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I already know how to, for instance, get tomorrow's date in a query in SQL; either use ADDDATE(CURDATE(),1) or DATE_ADD(CURDATE(), INTERVAL 1 DAYS) (or something like that).

But how would I get a date that is a bit more eccentric, for example the 10th of next month?

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I think the easiest thing to do would be to handle that in your application before sending the request to the SQL server. PHP's strtotime(...) can handle weird formats like that, but I don't know of any easy way in SQL. –  JamesMLV Sep 29 '10 at 5:46
No can do. This is done in a .sql file. I need pure SQL logic. –  Ricket Sep 29 '10 at 6:03
Did you literally want to find the 10th of next month? My assumption was you wanted some basic natural language processing, which is pretty much not doable in MySQL. –  Alexander Sagen Sep 29 '10 at 6:20
You can probably do anything you can think of in a multi-line batch or stored procedure. @zerkms has given you a one-liner for the exact case you raise, but is there a general case you want to implement? –  egrunin Sep 29 '10 at 6:20
@Alexander Sagen yes I wanted to find the 10th of next month, not parse a string which says the 10th of next month; sorry, I took out the quotes to make it a bit more clear. –  Ricket Sep 29 '10 at 14:51

4 Answers 4

up vote 2 down vote accepted


STR_TO_DATE(CONCAT(YEAR(NOW()) + IF(MONTH(NOW()) = 12, 1, 0), '-', IF(MONTH(NOW()) = 12, 0, MONTH(NOW())) + 1, '-', 10), '%Y-%m-%d')

yes, it looks weird, but it solves "now is december" issue ;-)

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Won't this break for December? And he was probably looking for a more general solution. –  Alexander Sagen Sep 29 '10 at 5:38
I'm not sure, i have no mysql to check right now. It would be great if somebody checks it. –  zerkms Sep 29 '10 at 5:39
mysql> select STR_TO_DATE(CONCAT(YEAR(NOW()), '-', 13, '-', 10), '%Y-%m-%d'); returns NULL. 12 as month works. –  Alexander Sagen Sep 29 '10 at 6:02
You will need to feed a format to Str_to_date like this: Select Str_to_Date(CONCAT(YEAR(NOW()), '-', MONTH(NOW())+1, '-', 10), '%Y-%m-%d') - apart from this the query will work except for December, but I guess zerkms just wanted to show how this kind of calculation could be done. –  faxi05 Sep 29 '10 at 6:13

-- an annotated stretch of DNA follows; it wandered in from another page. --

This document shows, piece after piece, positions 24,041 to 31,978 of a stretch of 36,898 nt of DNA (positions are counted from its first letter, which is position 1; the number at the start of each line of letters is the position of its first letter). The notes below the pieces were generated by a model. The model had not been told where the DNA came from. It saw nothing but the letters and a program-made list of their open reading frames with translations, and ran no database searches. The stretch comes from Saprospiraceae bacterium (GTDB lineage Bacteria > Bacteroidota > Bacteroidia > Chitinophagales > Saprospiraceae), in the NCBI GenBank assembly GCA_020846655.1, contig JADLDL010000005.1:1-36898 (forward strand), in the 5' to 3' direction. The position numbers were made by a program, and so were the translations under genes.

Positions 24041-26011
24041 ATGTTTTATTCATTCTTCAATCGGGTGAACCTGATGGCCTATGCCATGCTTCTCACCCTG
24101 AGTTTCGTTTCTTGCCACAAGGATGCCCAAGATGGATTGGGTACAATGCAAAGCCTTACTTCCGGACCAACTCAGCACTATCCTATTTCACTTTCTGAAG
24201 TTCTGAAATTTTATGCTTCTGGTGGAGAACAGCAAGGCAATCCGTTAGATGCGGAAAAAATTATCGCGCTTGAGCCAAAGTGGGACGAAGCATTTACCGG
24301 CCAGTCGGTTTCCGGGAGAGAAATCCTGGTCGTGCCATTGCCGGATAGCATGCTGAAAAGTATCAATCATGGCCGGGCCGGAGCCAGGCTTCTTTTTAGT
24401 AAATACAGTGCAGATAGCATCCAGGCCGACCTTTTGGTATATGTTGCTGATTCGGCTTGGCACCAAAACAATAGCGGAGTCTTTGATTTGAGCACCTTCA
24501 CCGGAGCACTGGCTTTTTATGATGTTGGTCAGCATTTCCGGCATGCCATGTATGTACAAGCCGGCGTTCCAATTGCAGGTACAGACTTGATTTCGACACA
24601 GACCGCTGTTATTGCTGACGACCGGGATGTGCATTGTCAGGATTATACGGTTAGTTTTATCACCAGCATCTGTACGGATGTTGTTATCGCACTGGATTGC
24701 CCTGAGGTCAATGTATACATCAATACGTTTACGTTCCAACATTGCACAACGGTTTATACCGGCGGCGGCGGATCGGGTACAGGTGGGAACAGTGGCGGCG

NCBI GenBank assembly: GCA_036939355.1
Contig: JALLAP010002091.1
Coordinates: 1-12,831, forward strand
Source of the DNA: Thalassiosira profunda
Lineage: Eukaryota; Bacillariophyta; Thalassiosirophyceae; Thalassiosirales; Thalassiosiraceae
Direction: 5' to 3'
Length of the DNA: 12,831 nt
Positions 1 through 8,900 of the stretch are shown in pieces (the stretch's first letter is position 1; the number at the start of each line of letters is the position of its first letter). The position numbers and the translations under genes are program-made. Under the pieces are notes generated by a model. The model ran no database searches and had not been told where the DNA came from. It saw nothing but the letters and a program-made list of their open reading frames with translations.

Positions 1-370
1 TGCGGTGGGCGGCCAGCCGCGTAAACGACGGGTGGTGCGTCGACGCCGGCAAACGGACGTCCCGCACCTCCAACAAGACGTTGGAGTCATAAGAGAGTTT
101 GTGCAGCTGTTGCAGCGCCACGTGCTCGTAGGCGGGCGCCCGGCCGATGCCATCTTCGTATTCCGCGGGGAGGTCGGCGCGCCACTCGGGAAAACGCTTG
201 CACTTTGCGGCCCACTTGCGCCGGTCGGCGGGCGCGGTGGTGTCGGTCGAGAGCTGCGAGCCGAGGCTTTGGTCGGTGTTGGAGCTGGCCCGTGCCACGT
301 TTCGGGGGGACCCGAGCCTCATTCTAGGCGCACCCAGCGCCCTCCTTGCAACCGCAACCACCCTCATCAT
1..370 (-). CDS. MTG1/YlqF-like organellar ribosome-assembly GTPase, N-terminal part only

@faxi05, yes, I forgot about second argument... Fixed, as well as "december issue" –  zerkms Sep 29 '10 at 6:16

There's no such thing in MySQL, this has to be done before DB. At least with the flexibility you suggest when wanting generally "more eccentric".

Perhaps not a good idea to have that kind of logic in a query anyways? Depending on your case ofcourse.

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I'm going to start by quoting a comment from above, and saying I totally agree with it:

Did you literally want to find the 10th of next month? My assumption was you wanted some basic natural language processing, which is pretty much not doable in MySQL. – Alexander Sagen 6 hours ago

However, if you're absolutly, totally, desperate, then you could look at writing your own function to do this. You'd have to work out first exactly what sort of inputs you're going to send (i.e are you literally going to pass a single string value such as "10th of next month"), or can this be represented as day,month , so 10,+1 in the example. If it's the latter, it makes things a lot easier. Otherwise, you're looking at evaluating the text of the input and making decisions about what to do. Big IF statements, basically. It's doable - but it isn't what SQL was made for.

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Sorry for not being clear. I did simply want to get the date equivalent to (year)/(month+1)/10 , not parse a string. Thanks for covering all the bases though! I removed quotes to maybe make the question more clear. –  Ricket Sep 29 '10 at 14:53
Ah, it's easy then! You should be able to do it with DATEADD. You may still need to do it in a function - but it should be a case of adding the month, removing the same number of days as there are today, then adding as many days as you want to find. So for 1,10 (10th of next month) 1) add 1 for the month to today = 29-10-2010, 2) remove (days in today=29) = 01-10-2010, 3) add 10 = 10-10-2010 –  Tom Morgan Sep 29 '10 at 16:05

For complex date logic you might want to consider pre-generating a date table and selecting from it. Having the appropriate columns will make selection with where clauses easier. Its a common and almost required technique for data warehouses. Something like this perhaps:


Then you can do (if I understood his schema correctly):

SELECT full_date FROM date_table WHERE date_table.day_num_of_month = 10 AND date_table.month_num_overall = (SELECT month_num_overall+1 FROM date_table WHERE full_date = NOW())

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